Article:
Perhaps you’re familiar with the adage “Don’t work harder; work smarter.” Although writing is always hard work (because it requires a lot of serious thought, organization, and precise word choice), we writers can save ourselves a little bit of unnecessary work if we learn to do what the title of this blog post says: Revise, resize, and recycle. Another way of saying it might be “Don’t reinvent the wheel.”
It took me a while to learn this important lesson, but it’s one that I’m reminded of quite often. Here’s what I mean by “revise, resize, and recycle.”
For quite some time after my first published article appeared in May 1981, I labored to turn out completely new articles, every one of them researched from scratch and freshly written. After numerous rejections and a few isolated acceptances, I became aware of something called “rights.” (Yes, I know. I’m a slow learner, a late bloomer, or just plain dense!) I learned that if I sold only first rights to a newly created article, I could later market the same article to a second publication after it had appeared in the first publication. I began to submit some of my previously published articles to other publications, offering reprint rights. And they, too, began to sell.
The work required to sell reprints was still tough. It required that I study the possible markets to determine which publications published the types of articles I was offering, match the length and scope of each article reprint with each prospect, and, if the original article didn’t meet those qualification, revise and/or resize it until it did meet the editor’s specifications. That usually meant cutting, sometimes reorganizing a little, providing references and/or photographs, or doing something else until the original article met the standard. Even at that, it required less work than I had put into the original. The benefit, however, was that I could sell and resell essentially the same article over and over ad infinitum. That’s working smarter rather than harder.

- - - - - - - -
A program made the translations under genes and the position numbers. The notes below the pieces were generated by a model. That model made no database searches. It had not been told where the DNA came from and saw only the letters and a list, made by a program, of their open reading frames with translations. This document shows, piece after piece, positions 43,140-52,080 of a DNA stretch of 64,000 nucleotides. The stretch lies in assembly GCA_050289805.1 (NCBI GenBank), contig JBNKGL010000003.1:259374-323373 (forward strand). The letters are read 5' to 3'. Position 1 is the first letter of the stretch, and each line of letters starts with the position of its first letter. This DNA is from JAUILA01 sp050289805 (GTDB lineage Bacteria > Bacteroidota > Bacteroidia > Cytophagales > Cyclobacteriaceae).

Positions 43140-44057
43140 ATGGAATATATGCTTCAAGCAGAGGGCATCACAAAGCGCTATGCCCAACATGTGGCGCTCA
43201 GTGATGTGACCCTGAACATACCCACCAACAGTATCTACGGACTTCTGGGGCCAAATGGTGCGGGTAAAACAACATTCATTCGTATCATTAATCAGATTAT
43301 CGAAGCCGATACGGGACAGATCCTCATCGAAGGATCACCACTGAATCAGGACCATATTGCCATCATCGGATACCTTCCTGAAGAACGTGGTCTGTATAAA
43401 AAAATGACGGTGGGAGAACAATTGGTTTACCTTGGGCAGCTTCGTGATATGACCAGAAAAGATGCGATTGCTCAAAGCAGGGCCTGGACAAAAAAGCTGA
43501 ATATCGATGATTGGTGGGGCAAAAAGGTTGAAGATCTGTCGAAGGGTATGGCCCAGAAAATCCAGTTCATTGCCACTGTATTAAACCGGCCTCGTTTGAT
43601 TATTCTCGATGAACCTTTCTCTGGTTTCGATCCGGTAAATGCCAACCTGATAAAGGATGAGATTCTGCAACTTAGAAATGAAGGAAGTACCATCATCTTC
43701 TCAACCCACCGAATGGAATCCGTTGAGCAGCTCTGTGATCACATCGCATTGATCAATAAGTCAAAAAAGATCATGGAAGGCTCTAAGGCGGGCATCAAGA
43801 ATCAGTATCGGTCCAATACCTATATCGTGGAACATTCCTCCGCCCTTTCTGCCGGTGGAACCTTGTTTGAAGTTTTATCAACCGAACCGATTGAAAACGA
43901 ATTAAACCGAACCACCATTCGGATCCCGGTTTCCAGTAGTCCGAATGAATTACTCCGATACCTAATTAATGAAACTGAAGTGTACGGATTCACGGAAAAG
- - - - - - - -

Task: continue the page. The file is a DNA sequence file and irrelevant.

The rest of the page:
I have several other articles I could use as examples of this sell-then-resell lesson, but I think you get the point. Sometimes, I haven’t even had to do the marketing; editors contacted me after having read the original and asked permission to reprint the articles in their publication. Always for another fee. Although that fee is usually less than that received for the original, it’s still money in the bank! The gift that keeps on giving!
So when you’re preparing an article, don’t think only of the first publication to which you’re submitting it. Think of other potential markets to which you can submit the same article later. Just be sure that you sell only first rights to the original publication and then offer reprint rights to all subsequent publications to which you submit it. Also, be sure to check each publication’s guidelines and adjust your original to meet those requirements, if they are different. It also helps to think of topics that are “evergreens,” that is, subjects that can be used year after year over a long period of time. (My original “Spiritual Anorexia Nervosa” article was published in 1985, and it’s still being published in 2018, more than thirty years later!)
Now, get busy digging through your tearsheet file, and begin identifying possible articles you can market as reprints. Then revise, resize, and recycle!
Copyright (c) 2018, Dennis L. Peterson